Pleading for love’s kind glance is but my goal,
To feel virtuous joy from beauty’s face
And eke to win true love in pity’s place,
Might she and I complete the other’s soul.
Should I experience this bliss most whole,
Desire I then to fill all paper’d space
With witness to all of my unmatch’d case,
So that others might then seek such a role,
To feel pure love and its sweet charity.
Hope I she grants this unworthiest wight
That love, that joy, that most divine beauty,
Which glows unceasing with her clearest light.
I ache to win her gaze, but more to share
The love she sparks in me, and eke the care.
This first poem attempts to mimic the premier sonnets of Petrarch and the Elizabethan sequences (especially Sidney’s Astrophel and Stella and Spenser’s Amoretti) in that it is a synopsis (or at least a teaser) of the entire sequence. This piece especially rips off Sidney in its effort to appear Neoplatonic in philosophy. Most notably, I mean the arguments in Sidney’s Defense of Poesie on the nature of poetry as a device to display virtue and vice and guide readers towards making the decision to pursue the more virtuous path. Sidney’s definition of poetry in his Defense has a mirror in the clause formations of his initial Astrophel sonnet, but I was only able to successfully parody 2/3 of it (using infinitive verbs and active present tense, but not noun ‘representations’ of my poetic intent).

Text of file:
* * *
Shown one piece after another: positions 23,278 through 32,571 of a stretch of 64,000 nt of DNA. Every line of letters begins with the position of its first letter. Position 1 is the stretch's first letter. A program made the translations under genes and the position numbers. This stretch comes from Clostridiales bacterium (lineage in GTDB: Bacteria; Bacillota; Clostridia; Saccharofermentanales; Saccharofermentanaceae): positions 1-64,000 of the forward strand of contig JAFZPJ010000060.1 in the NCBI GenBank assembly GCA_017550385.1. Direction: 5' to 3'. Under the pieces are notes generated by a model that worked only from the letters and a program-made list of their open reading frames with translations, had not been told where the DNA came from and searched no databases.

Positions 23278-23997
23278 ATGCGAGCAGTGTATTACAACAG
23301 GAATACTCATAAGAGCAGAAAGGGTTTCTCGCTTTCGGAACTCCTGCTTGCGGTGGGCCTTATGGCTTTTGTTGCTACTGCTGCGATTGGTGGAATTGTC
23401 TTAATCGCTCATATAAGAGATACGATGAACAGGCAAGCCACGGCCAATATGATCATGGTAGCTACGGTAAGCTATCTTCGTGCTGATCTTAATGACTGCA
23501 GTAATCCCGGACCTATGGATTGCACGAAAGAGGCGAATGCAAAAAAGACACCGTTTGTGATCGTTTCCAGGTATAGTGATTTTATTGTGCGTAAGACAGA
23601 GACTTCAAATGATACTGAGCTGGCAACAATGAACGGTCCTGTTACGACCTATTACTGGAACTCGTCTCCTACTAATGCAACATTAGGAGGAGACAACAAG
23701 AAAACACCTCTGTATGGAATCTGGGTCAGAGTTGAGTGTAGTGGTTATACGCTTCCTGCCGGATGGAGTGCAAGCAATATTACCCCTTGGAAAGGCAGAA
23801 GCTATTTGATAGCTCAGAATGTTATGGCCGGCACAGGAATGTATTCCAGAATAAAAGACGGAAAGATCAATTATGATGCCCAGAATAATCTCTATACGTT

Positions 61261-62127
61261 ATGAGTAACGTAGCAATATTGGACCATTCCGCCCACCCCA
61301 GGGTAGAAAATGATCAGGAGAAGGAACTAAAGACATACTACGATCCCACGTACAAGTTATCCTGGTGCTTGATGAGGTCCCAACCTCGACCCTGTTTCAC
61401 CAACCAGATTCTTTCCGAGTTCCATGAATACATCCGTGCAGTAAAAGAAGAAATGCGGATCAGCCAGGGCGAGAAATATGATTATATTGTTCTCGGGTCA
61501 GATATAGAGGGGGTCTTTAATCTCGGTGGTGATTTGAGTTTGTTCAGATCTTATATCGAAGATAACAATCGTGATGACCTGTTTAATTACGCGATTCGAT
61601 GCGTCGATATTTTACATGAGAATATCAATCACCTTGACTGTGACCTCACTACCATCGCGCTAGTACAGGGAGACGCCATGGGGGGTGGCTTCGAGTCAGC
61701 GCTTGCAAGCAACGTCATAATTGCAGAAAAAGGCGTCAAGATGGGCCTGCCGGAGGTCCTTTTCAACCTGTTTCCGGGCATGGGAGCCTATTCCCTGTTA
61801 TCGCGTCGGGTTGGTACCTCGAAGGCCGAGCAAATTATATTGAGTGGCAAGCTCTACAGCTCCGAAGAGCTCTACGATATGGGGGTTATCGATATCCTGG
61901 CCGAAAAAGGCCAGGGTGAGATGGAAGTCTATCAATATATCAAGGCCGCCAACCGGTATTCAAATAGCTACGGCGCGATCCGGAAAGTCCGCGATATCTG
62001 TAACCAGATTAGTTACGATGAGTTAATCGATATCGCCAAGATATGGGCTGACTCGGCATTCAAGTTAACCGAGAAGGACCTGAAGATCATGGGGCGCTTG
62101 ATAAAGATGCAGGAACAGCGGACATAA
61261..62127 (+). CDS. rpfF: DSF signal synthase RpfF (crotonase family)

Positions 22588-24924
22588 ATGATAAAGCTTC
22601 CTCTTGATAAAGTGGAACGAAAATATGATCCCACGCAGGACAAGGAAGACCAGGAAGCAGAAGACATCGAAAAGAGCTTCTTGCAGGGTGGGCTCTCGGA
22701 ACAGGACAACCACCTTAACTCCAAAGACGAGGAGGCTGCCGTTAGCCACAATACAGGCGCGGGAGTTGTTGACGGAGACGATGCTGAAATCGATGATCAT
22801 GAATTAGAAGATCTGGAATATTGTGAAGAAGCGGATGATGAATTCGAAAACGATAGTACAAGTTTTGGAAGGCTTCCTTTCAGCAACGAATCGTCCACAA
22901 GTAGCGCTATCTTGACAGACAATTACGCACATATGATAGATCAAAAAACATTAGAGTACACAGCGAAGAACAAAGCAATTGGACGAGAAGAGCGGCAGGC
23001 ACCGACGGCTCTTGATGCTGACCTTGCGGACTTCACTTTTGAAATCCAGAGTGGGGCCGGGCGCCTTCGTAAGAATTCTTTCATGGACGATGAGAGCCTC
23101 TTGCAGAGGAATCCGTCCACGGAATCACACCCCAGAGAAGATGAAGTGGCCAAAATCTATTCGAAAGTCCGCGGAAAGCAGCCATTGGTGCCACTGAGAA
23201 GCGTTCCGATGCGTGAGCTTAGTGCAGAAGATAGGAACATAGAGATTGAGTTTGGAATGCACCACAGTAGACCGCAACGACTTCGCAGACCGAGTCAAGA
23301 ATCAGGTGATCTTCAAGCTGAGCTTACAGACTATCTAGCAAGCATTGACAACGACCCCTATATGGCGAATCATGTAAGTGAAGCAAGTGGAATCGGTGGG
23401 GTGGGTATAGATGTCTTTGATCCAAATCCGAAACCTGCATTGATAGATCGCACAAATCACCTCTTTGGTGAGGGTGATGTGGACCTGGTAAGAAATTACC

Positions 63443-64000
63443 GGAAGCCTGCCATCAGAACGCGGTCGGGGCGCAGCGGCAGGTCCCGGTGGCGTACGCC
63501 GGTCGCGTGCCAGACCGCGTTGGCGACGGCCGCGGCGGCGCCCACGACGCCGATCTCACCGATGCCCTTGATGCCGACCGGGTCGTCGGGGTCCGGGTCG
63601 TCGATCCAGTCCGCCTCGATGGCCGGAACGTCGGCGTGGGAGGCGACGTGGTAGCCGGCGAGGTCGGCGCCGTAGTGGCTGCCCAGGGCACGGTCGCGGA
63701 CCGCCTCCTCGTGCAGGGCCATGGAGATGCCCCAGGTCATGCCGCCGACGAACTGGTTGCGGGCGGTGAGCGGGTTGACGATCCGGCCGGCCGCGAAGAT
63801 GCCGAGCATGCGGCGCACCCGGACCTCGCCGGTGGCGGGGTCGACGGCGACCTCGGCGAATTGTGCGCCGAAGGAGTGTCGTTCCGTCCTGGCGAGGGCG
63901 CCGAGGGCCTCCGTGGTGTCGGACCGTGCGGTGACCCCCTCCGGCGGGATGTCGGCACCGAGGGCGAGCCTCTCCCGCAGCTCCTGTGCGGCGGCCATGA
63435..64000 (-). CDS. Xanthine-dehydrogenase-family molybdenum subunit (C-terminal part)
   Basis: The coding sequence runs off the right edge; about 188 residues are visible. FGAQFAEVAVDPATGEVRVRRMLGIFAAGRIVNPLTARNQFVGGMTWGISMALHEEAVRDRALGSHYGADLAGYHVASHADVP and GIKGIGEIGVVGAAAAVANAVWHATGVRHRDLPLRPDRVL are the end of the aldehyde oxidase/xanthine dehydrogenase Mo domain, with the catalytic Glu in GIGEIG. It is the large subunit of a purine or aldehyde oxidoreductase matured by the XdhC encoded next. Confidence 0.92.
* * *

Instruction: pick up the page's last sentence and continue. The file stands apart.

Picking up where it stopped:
3. eke: also.
10. wight: creature, person.